It’s a trope as old as time itself. Open up any novel and you’ll find the antagonist is depicted as ruthless and dark with traditionally Afro-centric features like unruly, kinky hair and black eyes. On the other hand, the protagonist whose duty is to save the world, is light, dainty and innocent. In the case of the popular fairy tale Snow White and the Seven Dwarves, we see a classic example of darkness being made equivalent to evil, malevolence and cynicism. White’s raving beauty causes her to be the object of envy of the Evil Queen and while Snow White has small, dainty “princess-like” features, the villainous Evil Queen wears a dark cape and possesses a long nose and large, round eyes when in her true form.
Even among animals there is something called the Black Dog Syndrome, the unfortunate phenomenon in which darker colored dogs are adopted less often than lighter colored ones and are more likely to get euthanized.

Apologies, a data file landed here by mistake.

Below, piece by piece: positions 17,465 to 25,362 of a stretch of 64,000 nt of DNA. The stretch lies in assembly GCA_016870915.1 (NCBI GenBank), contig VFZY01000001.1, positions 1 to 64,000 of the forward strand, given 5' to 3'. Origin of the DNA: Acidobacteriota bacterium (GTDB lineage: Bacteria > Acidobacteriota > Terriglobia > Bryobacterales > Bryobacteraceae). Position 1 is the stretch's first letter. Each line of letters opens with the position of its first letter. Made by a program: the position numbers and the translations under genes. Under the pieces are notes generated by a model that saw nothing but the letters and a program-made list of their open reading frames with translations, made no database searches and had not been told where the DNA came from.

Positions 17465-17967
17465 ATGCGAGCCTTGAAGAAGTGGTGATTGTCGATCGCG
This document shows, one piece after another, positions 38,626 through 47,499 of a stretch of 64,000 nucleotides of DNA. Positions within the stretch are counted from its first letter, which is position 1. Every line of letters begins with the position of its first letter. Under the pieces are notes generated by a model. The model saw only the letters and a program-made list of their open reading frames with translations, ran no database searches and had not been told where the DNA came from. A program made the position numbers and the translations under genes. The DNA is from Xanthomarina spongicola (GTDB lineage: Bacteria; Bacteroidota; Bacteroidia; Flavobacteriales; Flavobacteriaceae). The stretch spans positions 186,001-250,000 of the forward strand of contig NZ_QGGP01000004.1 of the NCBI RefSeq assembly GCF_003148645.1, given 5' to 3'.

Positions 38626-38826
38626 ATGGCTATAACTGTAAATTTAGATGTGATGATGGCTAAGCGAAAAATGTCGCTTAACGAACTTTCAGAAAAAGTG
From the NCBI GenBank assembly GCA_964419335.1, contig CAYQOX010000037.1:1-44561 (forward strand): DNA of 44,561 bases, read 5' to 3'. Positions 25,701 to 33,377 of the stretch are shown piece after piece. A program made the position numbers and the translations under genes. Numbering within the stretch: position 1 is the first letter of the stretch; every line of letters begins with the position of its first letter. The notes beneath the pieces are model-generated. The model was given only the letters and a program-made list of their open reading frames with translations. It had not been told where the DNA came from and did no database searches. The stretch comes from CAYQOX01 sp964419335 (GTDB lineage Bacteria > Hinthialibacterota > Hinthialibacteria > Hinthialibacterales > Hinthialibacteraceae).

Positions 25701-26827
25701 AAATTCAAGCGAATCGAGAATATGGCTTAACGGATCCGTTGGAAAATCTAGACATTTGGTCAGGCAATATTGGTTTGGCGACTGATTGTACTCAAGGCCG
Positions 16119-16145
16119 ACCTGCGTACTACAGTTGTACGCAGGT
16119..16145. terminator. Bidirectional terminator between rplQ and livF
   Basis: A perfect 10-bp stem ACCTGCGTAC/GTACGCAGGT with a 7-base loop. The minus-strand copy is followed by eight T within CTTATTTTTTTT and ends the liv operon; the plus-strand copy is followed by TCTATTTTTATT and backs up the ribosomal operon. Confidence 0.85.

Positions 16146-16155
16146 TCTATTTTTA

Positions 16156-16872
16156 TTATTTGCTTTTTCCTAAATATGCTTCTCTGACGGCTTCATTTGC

The negative connotations of the word dark and the word black also pertain to race. After all, it’s only natural that society’s tendency to associate darkness and depravity would lead to a negative bias against people with darker skin tones. And the ramifications are even apparent in our justice system. For instance, eye witnesses to crimes are often more likely to falsely identify suspects who have darker skin.
Moreover, as a culture we fetishize blue and green eyes, while dark brown or black eyes are often seen as less beautiful or even cold and devoid of life. Darker skinned black men are associated with hardness and hyper masculinity, while lighter skinned black males are deemed as weak, sensitive and overly emotional and feminine.
In turn, darker skinned black women are hyper sexualized and deemed as overly masculine while lighter skinned females are more often seen as beautiful, valuable and worthy of protection. In a 2010 tweet from black comedian Kevin Hart, he states that darker-skinned Black women are able to “take a punch” better than lighter women, hinting that our skin makes us more durable, stronger and able to withstand higher levels of abuse.